I have zero memory of John Orton.  He was a backup catcher for parts of five seasons, all with the Angels.  He appears to have been your standard no-hit backup backstop.  In AA he batted .230/.314/.406.  In AAA he batted .230/.315/.354.  In the majors he batted .200/.265/.274.  His career spanned 1989-1993.  In his five big-league years, he appeared in 156 games and had 448 plate appearances.  He stayed in baseball after his playing career ended, managing in the White Sox organization from 2001-2005.  He became the Sox' minor league catching coordinator in 2011 and continues to hold that position.

Record:  The Twins were 2-3, in fifth place in the American League West, 2.5 games behind California.

1991 Rewind: Game Four


Date:  Friday, April 12.

Batting stars:  Kirby Puckett was 3-for-4 with a double and two runs.  Scott Leius was 2-for-4 with a triple.  Chili Davis was 2-for-4.

PItching star:  Kevin Tapani struck out nine in a complete game shutout, giving up seven hits and no walks.  He threw 113 pitches.

Opposition stars:  Luis Sojo was 2-for-4.  Floyd Bannister pitched two perfect innings of relief.

The game:  The Twins took the lead in the first inning.  With one out, Chuck Knoblauch walked, Puckett doubled, and Davis had an RBI infield single, putting the Twins up 1-0.  In the second, back-to-back triples by Leius and Greg Gagne made it 2-0.

The Angels put me on first and third with one out in the third, but Sojo lined to second and Wally Joyner struck out.  The Twins opened the bottom of the third with singles by Puckett and Davis, who went to second on an error.  Brian Harper hit a sacrifice fly which also advanced Davis to third, and a ground out made the score 4-0.  The Twins added two more in the fifth.  Knoblauch and Puckett singled, a one-out intentional walk to Harper loaded the bases, and with two out Kent Hrbek delivered a two-run single, increasing the Twins lead to 6-0.  California never threatened to get back into the game.

WP:  Tapani (1-0).  LP:  Jim Abbott (0-1).  S:  None.

Notes:  Shane Mack remained in center with Puckett in right.

Leius was batting .400.  Davis was batting .385.  Gagne was 1-for-3 and was batting .375.  Puckett was batting .333.

On the other end of the scale  Dan Gladden and Mack were both batting zero.  Harper was at .125.  Hrbek was at .143.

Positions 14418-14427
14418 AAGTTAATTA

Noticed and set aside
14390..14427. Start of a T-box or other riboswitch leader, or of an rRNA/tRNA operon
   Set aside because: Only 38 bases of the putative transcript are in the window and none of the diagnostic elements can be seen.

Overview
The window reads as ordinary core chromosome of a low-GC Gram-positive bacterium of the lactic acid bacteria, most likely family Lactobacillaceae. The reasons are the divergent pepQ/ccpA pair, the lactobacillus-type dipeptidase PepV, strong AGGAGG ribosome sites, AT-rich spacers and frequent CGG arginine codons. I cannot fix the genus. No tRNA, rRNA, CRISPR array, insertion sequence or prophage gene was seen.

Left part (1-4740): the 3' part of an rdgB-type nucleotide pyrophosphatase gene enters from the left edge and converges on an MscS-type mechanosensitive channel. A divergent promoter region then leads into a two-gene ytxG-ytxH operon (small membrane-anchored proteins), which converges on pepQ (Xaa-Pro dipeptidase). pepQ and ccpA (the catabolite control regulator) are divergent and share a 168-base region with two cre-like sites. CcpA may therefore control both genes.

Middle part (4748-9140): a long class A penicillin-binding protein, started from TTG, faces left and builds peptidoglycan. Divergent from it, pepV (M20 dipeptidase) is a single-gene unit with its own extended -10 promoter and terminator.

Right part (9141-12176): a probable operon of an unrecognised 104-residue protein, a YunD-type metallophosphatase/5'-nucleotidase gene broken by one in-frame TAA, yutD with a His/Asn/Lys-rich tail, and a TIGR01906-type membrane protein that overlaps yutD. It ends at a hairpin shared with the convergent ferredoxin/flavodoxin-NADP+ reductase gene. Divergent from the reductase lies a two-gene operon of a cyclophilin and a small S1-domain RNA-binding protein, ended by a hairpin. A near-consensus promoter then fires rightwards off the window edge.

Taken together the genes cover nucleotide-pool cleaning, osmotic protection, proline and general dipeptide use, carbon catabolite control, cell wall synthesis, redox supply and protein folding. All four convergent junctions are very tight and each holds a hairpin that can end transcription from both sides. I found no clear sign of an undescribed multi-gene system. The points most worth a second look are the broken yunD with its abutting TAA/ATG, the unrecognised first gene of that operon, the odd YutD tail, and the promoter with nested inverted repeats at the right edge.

Floyd Bannister was near the end of a pretty good career.  He broke in with Houston in 1977 and finished fourth in Rookie of the Year voting (behind Andre Dawson, Steve Henderson, and Gene Richards).  He was traded to Seattle after the 1978 season, and in four seasons there he went 40-50, 3.75, 1.29 WHIP.  He made the all-star team in 1982, when he led the league in strikeouts with 209.  He became a free agent after that season and signed with Chicago, where he played for five seasons.  He was 66-60, 4.05, 1.29 WHIP in those seasons.  The 1983 season was probably his best:  16-10, 3.35, 1.21 WHIP.  He had another good year in 1987, but was traded to Kansas City after that season.  He had a poor season in 1988, missed more than half of 1989 due to injury, pitched in Japan in 1990, then came back to pitch for the Angels.  He again missed time with injuries, although he did okay when he was able to pitch.  He had a poor year with Texas in 1992, then was done.  For his career, he was 134-143, 4.06, 1.33 WHIP in 2388 innings (431 games, 363 starts).  His son, Brian, was a major league pitcher from 2006-2010.  At last report, Floyd Bannister was managing Brian's professional photography studio in Phoenix.  He was inducted into the College Baseball Hall of Fame in 2008, a Hall of Fame class that also included ex-Twin Eddie Bane.

Record:  The Twins were 2-2, in fifth place in the American League West, 1.5 games behind the White Sox.

1991 Rewind: Game Three


Date:  Thursday, April 11.

Batting stars:  None.  The Twins had five hits, all singles, and no Twin had more than one.

Pitching star:  Scott Erickson pitched seven innings, giving up two runs (one earned) on eight hits and a walk and striking out three.

Opposition stars:  Joe Slusarski pitched seven shutout innings, giving up five hits and three walks and striking out two.  Dennis Eckersley pitched two perfect innings and struck out one.  Mike Gallego was 2-for-3 with a triple.  Jamie Quirk was 2-for-4.